Art history professors cheered the appointment of one of their own, Mary Miller, as dean of Yale College.

Amid heavy pressure to appoint a scientist, University President Richard Levin’s choice of an art historian signals, in many ways, a continued commitment to the humanities. At the same time, professors and administrators of the arts said Miller’s general academic acuity will be useful in directing Yale’s initiatives in the sciences.

“It’s a vote of confidence in one of Yale’s historical strengths,” David Joselit, chair of the History of Art department, said. “The core values at Yale have always been closely linked to humanities and to the arts.”

Miller, for her part, has said one priority of her deanship will be continuing to implement the recommendations, especially those related to arts expansion, of the 2003 Committee on Yale College Education on which she served. A major problem at Yale, she said, is the fact that demand far outstrips supply when it comes to arts classes.

“I have great interest and enthusiasm in the undergraduate arts life in Yale College,” she said.

Additional art spaces — galleries, practice rooms, performance venues — have oft been suggested for the mysterious third building planned to neighbor the two new residential colleges. Planning for that expansion of Yale College is sure to top the Dean’s agenda in the coming years.

It’s not as if the arts community was neglected before, Joselit said, but Miller will represent it in the administration in a new way.

“It’s exciting that the arts, and the visual arts in particular, will have a seat at the table in a different kind of way when big decisions are being made at the highest levels,” he said.

But the focus of Miller’s scholarship may prove less important than its eminence, said art history professor and former department chair Edward Cooke. Her appointment demonstrates Yale’s commitment to promoting accomplished academics, he said, more than it suggests a preference for any particular discipline.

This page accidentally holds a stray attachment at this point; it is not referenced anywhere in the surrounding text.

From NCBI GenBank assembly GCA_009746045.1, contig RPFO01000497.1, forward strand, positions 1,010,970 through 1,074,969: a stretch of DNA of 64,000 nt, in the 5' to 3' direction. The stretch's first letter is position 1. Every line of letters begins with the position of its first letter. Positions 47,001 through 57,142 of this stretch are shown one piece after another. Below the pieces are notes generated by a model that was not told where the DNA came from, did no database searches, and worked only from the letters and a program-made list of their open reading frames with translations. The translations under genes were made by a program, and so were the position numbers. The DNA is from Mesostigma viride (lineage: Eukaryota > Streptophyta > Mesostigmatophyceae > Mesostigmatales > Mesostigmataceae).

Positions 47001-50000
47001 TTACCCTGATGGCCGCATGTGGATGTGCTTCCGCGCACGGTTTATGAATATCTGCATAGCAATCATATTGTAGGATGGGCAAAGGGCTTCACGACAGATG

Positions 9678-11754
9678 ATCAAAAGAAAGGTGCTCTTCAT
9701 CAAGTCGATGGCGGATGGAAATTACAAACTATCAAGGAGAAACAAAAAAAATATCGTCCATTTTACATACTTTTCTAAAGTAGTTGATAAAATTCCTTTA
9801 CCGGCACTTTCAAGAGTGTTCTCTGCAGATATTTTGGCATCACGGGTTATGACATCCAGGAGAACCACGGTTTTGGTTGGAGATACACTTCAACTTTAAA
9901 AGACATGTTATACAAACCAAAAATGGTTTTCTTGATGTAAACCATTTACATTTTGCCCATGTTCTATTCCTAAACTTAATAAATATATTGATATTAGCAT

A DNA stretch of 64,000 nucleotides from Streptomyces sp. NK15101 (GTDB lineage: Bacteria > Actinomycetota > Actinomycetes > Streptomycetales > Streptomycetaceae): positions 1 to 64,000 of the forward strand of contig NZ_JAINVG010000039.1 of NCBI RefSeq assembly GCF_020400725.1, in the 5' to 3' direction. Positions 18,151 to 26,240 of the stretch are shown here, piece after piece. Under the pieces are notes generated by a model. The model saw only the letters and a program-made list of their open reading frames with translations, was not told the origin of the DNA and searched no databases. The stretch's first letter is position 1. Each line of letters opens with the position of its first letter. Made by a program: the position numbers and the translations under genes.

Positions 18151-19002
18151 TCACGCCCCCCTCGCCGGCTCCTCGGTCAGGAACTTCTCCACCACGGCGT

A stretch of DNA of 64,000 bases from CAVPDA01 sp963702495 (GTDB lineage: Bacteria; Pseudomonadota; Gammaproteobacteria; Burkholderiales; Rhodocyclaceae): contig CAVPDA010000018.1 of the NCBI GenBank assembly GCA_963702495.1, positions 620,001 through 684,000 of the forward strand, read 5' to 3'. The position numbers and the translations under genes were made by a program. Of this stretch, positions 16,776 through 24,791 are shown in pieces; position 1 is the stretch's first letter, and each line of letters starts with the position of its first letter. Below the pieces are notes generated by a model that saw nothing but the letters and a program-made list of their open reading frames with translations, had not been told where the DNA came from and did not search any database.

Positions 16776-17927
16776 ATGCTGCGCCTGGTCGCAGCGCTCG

Miller’s appointment does mean that the three officers who oversee tenure — the provost, the dean of the Graduate School and the dean of the College — are a psychologist, a historian and an art historian, respectively. But the absence of a scientist, with the departure of provost and chemist Andrew Hamilton, is not automatically a disadvantage, Cooke said.

“It’s important to have scholars of high standards who are curious about a wide range of things,” he said. “Each of those three have interests that stretch beyond the ability to be pigeonholed in certain areas.”

While Amy Meyers, director of the Yale Center for British Art, is particularly thrilled about the new dean because of Miller’s commitment to art collections as an educational resource, she said Miller’s sense of how to enrich humanist education goes beyond her own field.

“President Levin and the whole administration, and the whole faculty, understand that Yale has to be a balanced environment in terms of intellectual activity,” Meyers said. “The arts can’t flourish without the sciences, just as the sciences couldn’t flourish without the arts.”

Miller is actually well poised to bridge the humanities and the sciences, said Timothy Dwight Master Robert Thompson, who teaches in the History of Art department. Her work in pre-Columbian art and architecture, he said, is respected by archaeologists and anthropologists.

“Mary is not only an art historian non-pareil but also a social scientist whose rigor and superbly calibrated arguments have the praise and admiration of some of the most hard-nosed archaeologists of the day,” he told the News in an e-mail. “She can speak, in other words, science as well as humanism.”

Joselit said science will remain a high priority, and scientists can still be excited about the West Campus complex and the appointment of Vice President Michael Donoghue to oversee it. But for Joselit and his colleagues in the History of Art department, Dean Miller is a cause for excitement of their own.

—Paul Needham contributed reporting.